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Fukuoka: Survival: Communicating
Communicating (Qjmp: 18005)
Most Japanese people have studied English for 7 years at school and many spend long hours in company classes or night schools. Some kind of competence in written English is a pre-requisite of many jobs. Thus although few people can actually be said to speak the language with any facility, a fair proportion of the Fukuoka population can understand or speak some (often only a very little) English, 'though few people have the confidence to do so. Most residents will be more than willing to help you if you can create a safe, simple communicative environment. That is your job, not theirs.
You can significantly increase the chances of communication by modifying your own verbal or physical behaviour slightly. Most of the following are common sense.
In general, speak short, slow, simple sentences with a noun and a verb.
Avoid slang or dialect-specific English.
Keep your body language "small" and do not gesticulate.
Do not approach the person too closely, foreigners tend to be larger than Japanese and can appear over-bearing.
Be aware that the English you speak is simply one dialect amongst many - and that your interlocuter may not be familar with it. Many English people find Texans and Glaswegians largely incomprehensible (and vice versa, presumably), there is no reason why a Japanese speaker of English should find them any less so....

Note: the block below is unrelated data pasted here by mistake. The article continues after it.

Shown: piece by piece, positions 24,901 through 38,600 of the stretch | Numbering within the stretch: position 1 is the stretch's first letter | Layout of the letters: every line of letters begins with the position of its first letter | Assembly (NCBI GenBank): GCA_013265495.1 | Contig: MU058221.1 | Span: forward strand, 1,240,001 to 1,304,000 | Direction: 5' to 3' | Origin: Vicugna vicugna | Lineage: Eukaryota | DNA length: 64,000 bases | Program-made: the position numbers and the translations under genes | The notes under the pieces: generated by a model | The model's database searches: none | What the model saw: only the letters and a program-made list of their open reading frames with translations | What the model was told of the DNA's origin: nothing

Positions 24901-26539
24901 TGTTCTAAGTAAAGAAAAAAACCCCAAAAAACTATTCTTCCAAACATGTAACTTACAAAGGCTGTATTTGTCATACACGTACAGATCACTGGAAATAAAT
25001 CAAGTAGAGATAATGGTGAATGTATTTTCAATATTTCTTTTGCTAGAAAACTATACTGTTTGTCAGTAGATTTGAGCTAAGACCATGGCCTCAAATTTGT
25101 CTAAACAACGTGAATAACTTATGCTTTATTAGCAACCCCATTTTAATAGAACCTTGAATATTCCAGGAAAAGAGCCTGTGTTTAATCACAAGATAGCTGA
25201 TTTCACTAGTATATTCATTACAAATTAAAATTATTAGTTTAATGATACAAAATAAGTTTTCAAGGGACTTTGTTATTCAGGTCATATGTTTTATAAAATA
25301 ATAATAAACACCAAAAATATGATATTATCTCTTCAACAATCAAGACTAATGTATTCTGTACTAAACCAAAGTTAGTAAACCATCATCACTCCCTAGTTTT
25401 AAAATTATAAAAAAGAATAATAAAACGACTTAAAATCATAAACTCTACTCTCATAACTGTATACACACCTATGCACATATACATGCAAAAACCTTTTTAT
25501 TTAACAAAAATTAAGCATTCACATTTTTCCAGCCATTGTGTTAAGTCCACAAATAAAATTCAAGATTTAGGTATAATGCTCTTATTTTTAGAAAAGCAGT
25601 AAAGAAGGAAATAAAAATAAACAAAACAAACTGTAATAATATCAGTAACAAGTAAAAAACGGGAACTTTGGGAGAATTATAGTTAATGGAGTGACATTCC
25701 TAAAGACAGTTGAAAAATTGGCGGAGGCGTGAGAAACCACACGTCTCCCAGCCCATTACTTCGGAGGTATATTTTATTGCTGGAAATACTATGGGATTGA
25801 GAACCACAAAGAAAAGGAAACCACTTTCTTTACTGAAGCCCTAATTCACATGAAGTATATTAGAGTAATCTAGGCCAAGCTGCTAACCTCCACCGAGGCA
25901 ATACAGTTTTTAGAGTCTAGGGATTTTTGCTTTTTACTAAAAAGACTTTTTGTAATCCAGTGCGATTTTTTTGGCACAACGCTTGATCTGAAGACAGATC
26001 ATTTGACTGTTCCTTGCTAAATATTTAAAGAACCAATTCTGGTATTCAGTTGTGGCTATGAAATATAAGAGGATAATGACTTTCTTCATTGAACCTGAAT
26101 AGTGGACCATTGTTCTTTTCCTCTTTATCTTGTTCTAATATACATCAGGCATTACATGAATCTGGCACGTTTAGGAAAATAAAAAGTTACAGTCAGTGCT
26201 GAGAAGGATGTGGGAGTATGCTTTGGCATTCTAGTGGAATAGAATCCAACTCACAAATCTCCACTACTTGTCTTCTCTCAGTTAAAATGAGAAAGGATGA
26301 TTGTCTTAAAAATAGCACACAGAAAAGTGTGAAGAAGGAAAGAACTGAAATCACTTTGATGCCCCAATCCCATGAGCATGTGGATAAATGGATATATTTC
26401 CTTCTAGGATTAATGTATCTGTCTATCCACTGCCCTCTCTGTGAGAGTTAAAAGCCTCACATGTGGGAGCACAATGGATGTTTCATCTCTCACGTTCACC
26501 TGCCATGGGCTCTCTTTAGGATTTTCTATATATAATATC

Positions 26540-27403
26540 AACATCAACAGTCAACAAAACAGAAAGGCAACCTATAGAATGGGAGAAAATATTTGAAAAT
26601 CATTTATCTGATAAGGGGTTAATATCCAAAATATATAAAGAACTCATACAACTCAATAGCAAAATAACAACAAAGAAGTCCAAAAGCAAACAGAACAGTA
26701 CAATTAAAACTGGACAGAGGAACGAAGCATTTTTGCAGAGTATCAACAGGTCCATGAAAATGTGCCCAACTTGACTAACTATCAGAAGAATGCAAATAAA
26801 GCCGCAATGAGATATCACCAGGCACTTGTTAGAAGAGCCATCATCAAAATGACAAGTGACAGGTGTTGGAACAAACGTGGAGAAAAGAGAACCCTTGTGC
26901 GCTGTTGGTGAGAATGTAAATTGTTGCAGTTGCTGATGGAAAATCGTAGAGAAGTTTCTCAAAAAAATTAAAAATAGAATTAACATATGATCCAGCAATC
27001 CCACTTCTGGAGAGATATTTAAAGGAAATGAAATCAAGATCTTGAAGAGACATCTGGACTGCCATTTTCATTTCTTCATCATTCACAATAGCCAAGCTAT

Smiling may be a mark of embarassment or stress rather than any great joy at anything you might be saying.
In Japanese "Hai" ("yes") may mean no more than "I am listening to what you are saying". It does not necessarly imply comprehension nor always mean "yes I agree". You may also occasionally find that your firm "no!" is misunderstood and that the issue is still considered to be open to negotiation.
If you need directions on the street, we suggest you carefully approach a younger person (as they tend to have the most confidence dealing with foreigners and are more likely to speak some English) and say "sumimasen" ("excuse me"). From there, use the guidelines outlined above. Keep it simple! Don't rush them. A long silence may merely be indicative of thought.
... at most hotels speak some English, but even then, bear in mind the above points.
In general, ordinary policemen do not speak much English, 'though they will try to be helpful. Most Fukuoka policemen are very aware of inter-cultural differences and will bend over backwards to attempt to avoid doing anything that would appear racist. (To westerners, at least.)
If you find yourself dealing with the police, we recommend calmness and politeness - particularly if the situation deteriorates for any reason.
Be very cautious about standing on "rights" that you may not, in fact, have. The concept of a "misunderstanding" is richly developed in Japanese culture and, as long as you are genuinely acting in good faith, may be reached for at any time.
Being calm and ultra-polite, but firm, is your best weapon against bureacracy anywhere.